– or “warm up” before the start of the ride, as far as metabolism is concerned, to allow for a progressive increase of the effort and including a peak effort. This will make use of anaerobic energy and stimulates the start-up of the aerobic system at a high level of production. This first stage of warming up has to be followed by a calmer period allowing to replete the stored fuel in the muscles and get rid of the heat and lactic acid produced by the peak-effort.
Approximately two minutes after the first intensive effort has been required, the aerobic energy supply is ready to function on full power.
The maximum produced aerobic energy depends at any moment on the available transported oxygen as well as on the amount of fuel (in this case stored as body-fat somewhere in the body). The fuel does not come from just previously eaten and digested nutrients! (see the chapter on nutrition, part 3).
The aerobic process has a much higher efficiency (more energy is produced from same quantity of “fuel”) and produces far less lactic acid and less heat. The “excretion system” of the horse (blood-circulation and urinary system) normally copes very well with this lower quantity of lactic acid and heat produced as by-products.
This process can go on for a longer time, without poisoning the muscles, as long as enough oxygen is arriving and enough fuel is available (transported by the blood-circulation from where it is stored body-fat). This mechanism can go on indefinitely as long as we work in a kind of “steady-state” system where consumption of fuel and oxygen remains below its supply by the blood.
During higher level of aerobic energy production, supplying the needed quantity of oxygen requires an increase of the respiratory frequency.
Contrarily to what is suggested by the common saying “training lungs and heart”, the capacity of the lung as an organ cannot be trained. Their surface of absorption (alveoli) and of exchange of oxygen with the blood, can not be increased. On the contrary, this surface can nothing but decrease during the lifespan of a horse. Indeed, each respiratory pathology at any time, of its “history”, be it bacterial, viral or fungal, destroys part of the lung-cells, thus being lost forever as functional lung-surface. It is therefore paramount to protect the lungs of the foal/youngster/athlete against all respiratory diseases and also against worms (red worms in particular) during its whole life (hence the importance of breeding management of “sport”-intended foals).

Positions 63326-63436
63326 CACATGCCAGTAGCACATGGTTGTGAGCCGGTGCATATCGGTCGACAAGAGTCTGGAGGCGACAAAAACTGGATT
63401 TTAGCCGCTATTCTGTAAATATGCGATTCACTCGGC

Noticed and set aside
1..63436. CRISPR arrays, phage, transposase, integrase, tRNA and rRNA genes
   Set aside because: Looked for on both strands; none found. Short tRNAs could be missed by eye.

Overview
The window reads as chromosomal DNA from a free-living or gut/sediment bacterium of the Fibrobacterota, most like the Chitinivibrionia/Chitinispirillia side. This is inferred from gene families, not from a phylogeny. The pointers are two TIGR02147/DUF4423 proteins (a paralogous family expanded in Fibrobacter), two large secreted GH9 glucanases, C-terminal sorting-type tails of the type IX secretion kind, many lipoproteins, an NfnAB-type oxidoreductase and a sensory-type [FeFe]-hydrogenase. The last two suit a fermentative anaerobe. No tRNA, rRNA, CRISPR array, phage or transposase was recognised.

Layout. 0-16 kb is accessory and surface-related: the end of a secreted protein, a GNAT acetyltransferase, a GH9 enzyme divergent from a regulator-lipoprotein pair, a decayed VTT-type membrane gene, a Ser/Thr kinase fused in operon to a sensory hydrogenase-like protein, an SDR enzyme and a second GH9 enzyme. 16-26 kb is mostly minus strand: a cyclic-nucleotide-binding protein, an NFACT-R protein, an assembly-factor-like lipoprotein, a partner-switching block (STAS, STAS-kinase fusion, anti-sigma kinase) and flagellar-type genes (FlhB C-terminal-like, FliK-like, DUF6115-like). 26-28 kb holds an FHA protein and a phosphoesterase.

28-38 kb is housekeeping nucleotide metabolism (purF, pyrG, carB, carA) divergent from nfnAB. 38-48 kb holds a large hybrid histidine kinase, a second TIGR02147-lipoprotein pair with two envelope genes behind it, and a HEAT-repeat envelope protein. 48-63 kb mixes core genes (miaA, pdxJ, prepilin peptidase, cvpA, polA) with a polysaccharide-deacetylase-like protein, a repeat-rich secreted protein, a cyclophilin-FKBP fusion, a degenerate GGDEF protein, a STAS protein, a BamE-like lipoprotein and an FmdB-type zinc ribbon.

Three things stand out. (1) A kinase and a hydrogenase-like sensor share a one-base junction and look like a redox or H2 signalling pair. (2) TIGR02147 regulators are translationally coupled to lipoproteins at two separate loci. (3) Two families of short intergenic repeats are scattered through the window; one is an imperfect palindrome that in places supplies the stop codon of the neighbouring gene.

So, the quantity of oxygen made available by the lungs can only be increased by the increase of the respiratory frequency upon demand.
Intensive transport of fuel and oxygen to the muscles requires an increase in blood-circulation. Contrary to the surface of the alveoli of the lungs, the capacity of the transport-system (blood circulation) is very trainable.
This will be achieved by several metabolic adaptations in the body:
1) an increased heart beat frequency will circulate the blood with higher “turn-over”;
2) training the capacity of the “pump” (the heart) will increase the quantity of blood and the speed of the flow;
3) the quantity of oxygen transported by the blood: As the oxygen molecules (made available by the lungs) are attached to the wall of the red-blood-cells, which act as “carriers”, the numbers and efficiency of the red blood-cells will determine the quantity of oxygen-molecules transported. Therefore, upon demand of the muscles that need more oxygen for the aerobic process, contractions of the spleen will release an extra quantity of red blood-cells (which are stored there).
The quantity of red blood-cells available in the spleen and the peak of their efficiency, varies with the physical condition of the horse and is subject to improvement by training.
It thus appears that the work a horse can do with the help of the aerobic energy supply will depend on the capacity of the lungs and heart to provide for transport and the blood-cells to carry the oxygen to the muscle to “burn” all the fuel available. This total capacity is very trainable and all the different elements should be trained properly.